Japanese firms investing in Sakhalin, an island off the easternmost coast of Russia, are finally expressing optimism over the business climate in the region.

A major energy development project off Sakhalin began commercial operations last summer, while the local government is presently reinforcing efforts to modernize forestry and other core industries in the region.

Many Japanese firms are still unsure what the future holds, many having survived bitter experiences doing business in Russia.

One diplomatic source went as far as to say that it will be a while before capitalism takes root in Russia.

Some people, however, are more optimistic.

“Once the production of oil and natural gas is going full scale, there will be a massive flow of Japanese companies surging into Sakhalin,” said a major trading firm official.

The local government has also made efforts to demonstrate its willingness to create a better business environment for Japanese firms.

Calling for more private sector investment and economic cooperation from Japan, Miron Kremin, a Sakhalin official overseeing a forestry firm, said the local government will provide a 100 percent guarantee to protect any capital investment by Japanese companies.

The remarks come as something of a surprise to Japanese investors, as the local government has for many years failed to take any meaningful action to ease concerns stemming from failed investments in Sakhalin. In the early 1990s, many Japanese firms set up joint ventures with Russian firms, but the majority of them were later seized by the Russian partners.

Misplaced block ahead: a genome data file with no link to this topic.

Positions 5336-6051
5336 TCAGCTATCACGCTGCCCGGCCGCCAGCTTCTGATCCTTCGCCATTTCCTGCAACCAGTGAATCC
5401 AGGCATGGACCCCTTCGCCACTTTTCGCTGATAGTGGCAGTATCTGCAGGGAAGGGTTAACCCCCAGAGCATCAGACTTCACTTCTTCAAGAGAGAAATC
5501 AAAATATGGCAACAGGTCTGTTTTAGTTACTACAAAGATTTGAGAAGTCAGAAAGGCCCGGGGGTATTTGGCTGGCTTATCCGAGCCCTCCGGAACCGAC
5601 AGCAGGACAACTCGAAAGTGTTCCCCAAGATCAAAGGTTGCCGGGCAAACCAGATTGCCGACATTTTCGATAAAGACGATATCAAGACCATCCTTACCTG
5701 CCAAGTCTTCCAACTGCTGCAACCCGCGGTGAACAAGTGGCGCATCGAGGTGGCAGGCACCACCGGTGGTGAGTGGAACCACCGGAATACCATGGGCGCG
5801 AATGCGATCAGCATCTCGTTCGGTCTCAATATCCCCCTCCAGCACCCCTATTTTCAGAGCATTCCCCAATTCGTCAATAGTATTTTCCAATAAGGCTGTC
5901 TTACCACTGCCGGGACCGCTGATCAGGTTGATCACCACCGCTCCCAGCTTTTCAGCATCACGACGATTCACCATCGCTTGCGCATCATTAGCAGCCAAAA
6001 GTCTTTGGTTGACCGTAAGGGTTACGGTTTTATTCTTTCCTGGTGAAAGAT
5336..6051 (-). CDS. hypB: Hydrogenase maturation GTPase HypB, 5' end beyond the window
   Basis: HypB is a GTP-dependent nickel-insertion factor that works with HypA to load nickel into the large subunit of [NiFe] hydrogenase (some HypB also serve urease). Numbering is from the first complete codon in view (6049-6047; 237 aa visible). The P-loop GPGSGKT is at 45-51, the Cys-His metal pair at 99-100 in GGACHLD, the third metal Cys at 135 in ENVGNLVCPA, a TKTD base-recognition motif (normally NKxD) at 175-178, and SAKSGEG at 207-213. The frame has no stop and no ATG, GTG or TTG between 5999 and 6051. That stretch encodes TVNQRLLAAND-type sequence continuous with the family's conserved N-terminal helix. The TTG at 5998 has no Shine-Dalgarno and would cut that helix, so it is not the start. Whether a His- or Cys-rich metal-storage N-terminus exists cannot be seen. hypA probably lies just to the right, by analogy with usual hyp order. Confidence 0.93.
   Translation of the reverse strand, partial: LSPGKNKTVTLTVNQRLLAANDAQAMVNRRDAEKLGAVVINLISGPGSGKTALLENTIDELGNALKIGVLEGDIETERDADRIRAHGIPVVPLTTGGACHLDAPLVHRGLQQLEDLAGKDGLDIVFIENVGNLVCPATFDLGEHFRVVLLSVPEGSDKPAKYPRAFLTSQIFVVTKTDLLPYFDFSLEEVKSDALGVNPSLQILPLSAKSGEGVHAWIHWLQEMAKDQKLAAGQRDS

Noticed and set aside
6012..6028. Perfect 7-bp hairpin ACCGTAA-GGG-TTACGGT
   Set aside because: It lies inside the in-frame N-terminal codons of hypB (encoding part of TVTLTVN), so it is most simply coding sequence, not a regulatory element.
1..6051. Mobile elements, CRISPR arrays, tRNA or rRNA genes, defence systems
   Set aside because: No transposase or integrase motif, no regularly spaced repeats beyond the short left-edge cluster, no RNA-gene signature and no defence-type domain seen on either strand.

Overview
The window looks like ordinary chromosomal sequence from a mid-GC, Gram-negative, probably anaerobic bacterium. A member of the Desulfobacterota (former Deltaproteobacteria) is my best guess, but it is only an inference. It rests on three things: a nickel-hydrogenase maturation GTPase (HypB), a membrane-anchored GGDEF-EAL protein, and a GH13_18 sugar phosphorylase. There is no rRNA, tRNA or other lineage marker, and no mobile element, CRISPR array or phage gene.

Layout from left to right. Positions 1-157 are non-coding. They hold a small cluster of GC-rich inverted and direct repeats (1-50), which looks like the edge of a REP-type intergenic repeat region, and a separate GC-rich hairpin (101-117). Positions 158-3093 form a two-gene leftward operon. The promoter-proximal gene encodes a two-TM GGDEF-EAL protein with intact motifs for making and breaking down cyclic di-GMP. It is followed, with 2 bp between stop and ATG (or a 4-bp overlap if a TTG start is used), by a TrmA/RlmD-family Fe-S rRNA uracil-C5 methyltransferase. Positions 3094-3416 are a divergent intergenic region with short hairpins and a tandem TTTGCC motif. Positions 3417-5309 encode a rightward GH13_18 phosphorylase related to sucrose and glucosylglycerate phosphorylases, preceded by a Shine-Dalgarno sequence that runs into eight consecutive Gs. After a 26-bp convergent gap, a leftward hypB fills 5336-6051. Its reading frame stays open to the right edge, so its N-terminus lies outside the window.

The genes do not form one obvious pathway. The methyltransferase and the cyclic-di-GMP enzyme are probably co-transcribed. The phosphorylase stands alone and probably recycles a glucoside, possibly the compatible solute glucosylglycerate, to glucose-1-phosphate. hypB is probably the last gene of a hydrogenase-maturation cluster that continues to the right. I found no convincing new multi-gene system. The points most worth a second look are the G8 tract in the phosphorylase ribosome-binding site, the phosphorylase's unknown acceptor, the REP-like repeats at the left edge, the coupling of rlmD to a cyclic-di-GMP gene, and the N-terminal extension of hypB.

Sakhalin’s forestry industry has experienced a sharp increase in exports of machined lumber products, a departure from the days when logs were the staple product.

Kremin attributes positive developments in the forestry business to the introduction of high-quality Japanese machines in local lumber mills.

“We’d like to produce more lumber, which can fetch far higher prices than logs,” he said. “With that in mind, it is vitally important for us to seek technological cooperation from Japan.”

A lumber mill operated by an Aomori-based leasing firm in Yuzhno-Sakhalinsk, the capital of Sakhalin, began to turn a profit this year, despite the firm’s Russian partner going bankrupt.

Sapporo-based discount shop Cowboy, which opened an outlet in Yuzhno-Sakhalinsk in 1997, is now recovering from the Russian financial crisis and has reduced its floor space to one third of what it used to be, renting out the remaining area.

The business of renting property has become a success in Sakhalin, where commercial buildings are still scarce, and Cowboy earns about $10,000 in rent each month from 13 tenants, according to the shop operator. With a waiting list of 65 more clients hoping for a vacancy, the company is considering expanding the rental space five-fold.

Russian President Vladimir Putin underlined the need for foreign investment to develop oil and gas resources off Sakhalin Island when he met with Prime Minister Yoshiro Mori earlier this month.

The development of energy is widely seen as being the key to improving the economy of the entire Russian Far East,and the Russian government has been introducing a range of administrative measures to help Japanese firms explore local business opportunities.

The Foreign Ministry is also planning to upgrade its representative office in Sakhalin to a consulate general.

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